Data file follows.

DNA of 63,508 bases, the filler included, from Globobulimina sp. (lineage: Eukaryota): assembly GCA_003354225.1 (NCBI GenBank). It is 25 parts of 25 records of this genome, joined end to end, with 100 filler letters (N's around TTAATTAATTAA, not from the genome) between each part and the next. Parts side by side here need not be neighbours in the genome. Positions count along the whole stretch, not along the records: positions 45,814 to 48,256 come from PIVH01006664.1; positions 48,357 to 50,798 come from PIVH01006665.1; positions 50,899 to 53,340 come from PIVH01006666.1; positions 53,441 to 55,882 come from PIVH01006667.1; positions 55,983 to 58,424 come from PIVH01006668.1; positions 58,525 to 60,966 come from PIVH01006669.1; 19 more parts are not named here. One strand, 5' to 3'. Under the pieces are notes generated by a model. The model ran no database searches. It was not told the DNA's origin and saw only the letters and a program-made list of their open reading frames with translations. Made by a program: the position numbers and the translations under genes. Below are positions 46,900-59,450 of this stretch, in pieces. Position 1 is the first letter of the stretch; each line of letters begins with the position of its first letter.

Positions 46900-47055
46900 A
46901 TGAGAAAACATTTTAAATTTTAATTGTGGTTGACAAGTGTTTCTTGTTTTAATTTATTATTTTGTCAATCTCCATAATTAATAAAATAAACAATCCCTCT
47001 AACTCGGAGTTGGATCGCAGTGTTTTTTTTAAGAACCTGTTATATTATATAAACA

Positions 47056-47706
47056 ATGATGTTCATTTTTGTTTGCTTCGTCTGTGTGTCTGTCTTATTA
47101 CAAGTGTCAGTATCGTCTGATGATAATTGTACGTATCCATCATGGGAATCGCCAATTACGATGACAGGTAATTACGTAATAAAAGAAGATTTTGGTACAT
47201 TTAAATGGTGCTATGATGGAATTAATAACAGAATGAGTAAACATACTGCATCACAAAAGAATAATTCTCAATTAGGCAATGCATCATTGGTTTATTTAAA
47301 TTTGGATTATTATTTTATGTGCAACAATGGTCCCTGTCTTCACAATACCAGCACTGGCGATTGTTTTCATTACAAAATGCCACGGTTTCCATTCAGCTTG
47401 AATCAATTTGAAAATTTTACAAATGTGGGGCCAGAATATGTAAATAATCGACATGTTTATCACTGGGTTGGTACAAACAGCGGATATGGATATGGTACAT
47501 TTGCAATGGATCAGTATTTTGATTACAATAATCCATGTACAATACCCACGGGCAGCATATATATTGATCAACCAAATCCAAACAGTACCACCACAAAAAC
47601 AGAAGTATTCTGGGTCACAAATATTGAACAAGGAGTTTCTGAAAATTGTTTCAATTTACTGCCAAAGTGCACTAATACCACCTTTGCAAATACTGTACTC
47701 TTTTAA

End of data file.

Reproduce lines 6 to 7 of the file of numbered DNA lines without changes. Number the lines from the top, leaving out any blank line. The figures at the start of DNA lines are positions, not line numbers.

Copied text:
Positions 47056-47706
47056 ATGATGTTCATTTTTGTTTGCTTCGTCTGTGTGTCTGTCTTATTA